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Making peace through Jewish and Arab musical roots
Posted By Barry Davis On October 3, 2006 @ 8:00 pm In | No Comments
Hisham and Friends’ Assi Givati and Ihab Nimer perform at Villa Melchett on the Galilee – Music bonds us and other people.While the notion of Jews and Arabs in Israel playing music together is relatively commonplace, Ariel Nishri’s Groupeace initiative has grander, more global designs.
“I’m looking to bring musicians from Israel and all Arab countries together to perform, both in the Middle East and all over the world,” Nishri told ISRAEL21c. “Music is the universal language, a bridge between cultures and people of different ethnic backgrounds. Musicians have no problems talking the same language.”
Thirty-nine-year-old Nishri’s peace-oriented artistic endeavors have some hereditary collateral. His mother, Drora Havkin, was a singer who grew up in the Old City of Jerusalem in the 1930s, enjoying harmonious neighborly relations with the Arab residents.
“She was always aware of the suffering caused by wars, without any political connotations,” says Nishri, adding that it did not stop her from helping to keep Israeli soldiers’ spirit up during wartime. “During the  Yom Kippur War, my sisters and I didn’t see our mother for two months. She was busy singing for the troops over on the Egyptian side of the Suez Canal.”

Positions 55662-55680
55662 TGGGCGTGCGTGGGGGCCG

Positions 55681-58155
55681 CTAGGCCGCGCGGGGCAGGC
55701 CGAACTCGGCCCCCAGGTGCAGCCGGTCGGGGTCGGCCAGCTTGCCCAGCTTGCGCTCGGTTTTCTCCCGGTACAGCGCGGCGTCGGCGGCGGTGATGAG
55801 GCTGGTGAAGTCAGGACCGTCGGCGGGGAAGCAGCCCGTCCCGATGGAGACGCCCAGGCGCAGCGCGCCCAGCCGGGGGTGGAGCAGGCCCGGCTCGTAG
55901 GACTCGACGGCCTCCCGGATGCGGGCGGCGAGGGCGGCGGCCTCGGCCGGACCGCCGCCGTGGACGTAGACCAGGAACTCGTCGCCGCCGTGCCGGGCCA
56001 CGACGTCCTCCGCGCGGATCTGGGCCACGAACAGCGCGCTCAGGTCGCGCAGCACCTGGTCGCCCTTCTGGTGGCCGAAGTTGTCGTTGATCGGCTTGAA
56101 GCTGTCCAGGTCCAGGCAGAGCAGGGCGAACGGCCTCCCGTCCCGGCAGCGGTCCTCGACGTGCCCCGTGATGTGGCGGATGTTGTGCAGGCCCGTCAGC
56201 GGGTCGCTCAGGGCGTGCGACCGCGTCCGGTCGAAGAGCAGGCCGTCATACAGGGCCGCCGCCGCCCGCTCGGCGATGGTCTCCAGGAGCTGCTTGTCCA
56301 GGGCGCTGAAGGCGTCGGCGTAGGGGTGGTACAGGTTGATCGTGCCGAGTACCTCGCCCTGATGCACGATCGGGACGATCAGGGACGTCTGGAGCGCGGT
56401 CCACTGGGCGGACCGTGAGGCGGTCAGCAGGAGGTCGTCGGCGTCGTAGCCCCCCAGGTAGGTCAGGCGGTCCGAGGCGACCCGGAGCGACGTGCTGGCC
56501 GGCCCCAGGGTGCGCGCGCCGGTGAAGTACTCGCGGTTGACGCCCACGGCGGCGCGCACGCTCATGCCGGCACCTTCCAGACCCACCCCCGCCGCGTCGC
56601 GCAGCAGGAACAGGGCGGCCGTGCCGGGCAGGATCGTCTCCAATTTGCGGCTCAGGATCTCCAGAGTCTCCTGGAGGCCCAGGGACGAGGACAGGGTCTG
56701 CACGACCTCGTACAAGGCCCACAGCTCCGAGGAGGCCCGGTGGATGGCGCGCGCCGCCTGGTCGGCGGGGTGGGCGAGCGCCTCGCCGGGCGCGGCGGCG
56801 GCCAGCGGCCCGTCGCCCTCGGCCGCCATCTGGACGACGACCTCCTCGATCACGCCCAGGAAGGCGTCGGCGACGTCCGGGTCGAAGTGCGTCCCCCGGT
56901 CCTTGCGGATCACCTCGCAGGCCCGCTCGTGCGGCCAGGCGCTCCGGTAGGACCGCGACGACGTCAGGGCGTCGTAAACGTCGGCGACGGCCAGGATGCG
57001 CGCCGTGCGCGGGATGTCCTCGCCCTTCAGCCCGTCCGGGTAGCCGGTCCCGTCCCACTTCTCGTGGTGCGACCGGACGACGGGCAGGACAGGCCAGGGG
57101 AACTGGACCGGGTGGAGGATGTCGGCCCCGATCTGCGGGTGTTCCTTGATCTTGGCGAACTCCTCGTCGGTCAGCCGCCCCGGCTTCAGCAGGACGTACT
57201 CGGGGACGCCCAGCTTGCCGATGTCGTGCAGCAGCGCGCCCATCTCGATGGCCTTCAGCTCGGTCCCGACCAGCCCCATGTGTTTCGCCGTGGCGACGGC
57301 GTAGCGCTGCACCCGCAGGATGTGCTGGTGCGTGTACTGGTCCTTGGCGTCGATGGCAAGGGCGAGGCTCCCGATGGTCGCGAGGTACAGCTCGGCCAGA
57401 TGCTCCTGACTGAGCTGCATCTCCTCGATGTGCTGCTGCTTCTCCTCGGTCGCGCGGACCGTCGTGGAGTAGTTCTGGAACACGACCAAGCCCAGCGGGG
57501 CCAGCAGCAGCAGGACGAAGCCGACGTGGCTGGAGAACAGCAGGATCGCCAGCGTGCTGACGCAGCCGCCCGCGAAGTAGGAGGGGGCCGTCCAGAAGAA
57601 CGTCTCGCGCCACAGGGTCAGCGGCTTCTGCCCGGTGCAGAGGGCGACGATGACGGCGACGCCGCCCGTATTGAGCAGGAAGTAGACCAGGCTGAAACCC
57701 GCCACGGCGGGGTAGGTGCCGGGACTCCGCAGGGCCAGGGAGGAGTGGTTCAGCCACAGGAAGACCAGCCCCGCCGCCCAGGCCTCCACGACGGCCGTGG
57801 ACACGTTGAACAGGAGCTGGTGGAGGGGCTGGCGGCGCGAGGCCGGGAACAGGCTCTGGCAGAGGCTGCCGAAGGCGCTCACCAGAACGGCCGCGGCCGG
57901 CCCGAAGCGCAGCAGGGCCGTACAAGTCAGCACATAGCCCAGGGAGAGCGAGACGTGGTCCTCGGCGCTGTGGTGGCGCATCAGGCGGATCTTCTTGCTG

Part of Nishri’s formative years were spent with his mother in Holland, although Havkin returned to Israel in 1984 leaving the 17-year-old Nishri to complete his high school education there before moving back to Israel to do his compulsory military service. It was around this time that Havkin began to take an interest in musical synergies with local Arab artists.
“When I was 17, and still living in Holland, my mother made a trip to Israel and fell in love with [the Galilee town of] Rosh Pina. She came back to Amsterdam and informed me I’d be finishing off my high school studies without her, and that she was going to live in Rosh Pina. There was no point in me doing my 12th grade in Israel, after five years in Holland. I didn’t mind. I had money and a car at my disposal. And I liked living in Amsterdam.”
Havkin soon teamed up with Arab Galileean duo percussionist Salem Darwish and violinist George Samaan, and they began performing all over the country. “I’ve looked into the matter and, as far as I can see, Drora, Salem and George were the first Jewish-Arab band to get the message across that we can all get along together, for instance, by playing music together.
“There was no political intent there. As far as they were concerned, if 300 people in an audience spent an hour or two listening to Arabs and Jews performing music together on the same stage, and they left with a pleasant experience, then the musicians had done their job. For Drora, Salem and George it was as simple as that. That’s what I’m looking to do with Groupeace.”
Sadly, Havkin died suddenly in 1995, and in March this year Nishri, his partner Yifat and sister Shiri arranged a tribute concert in her memory in Tel Aviv, which featured many top Jewish and Arab Israeli artists from the pop, rock and ethnic sectors including, naturally Darwish and Samaan.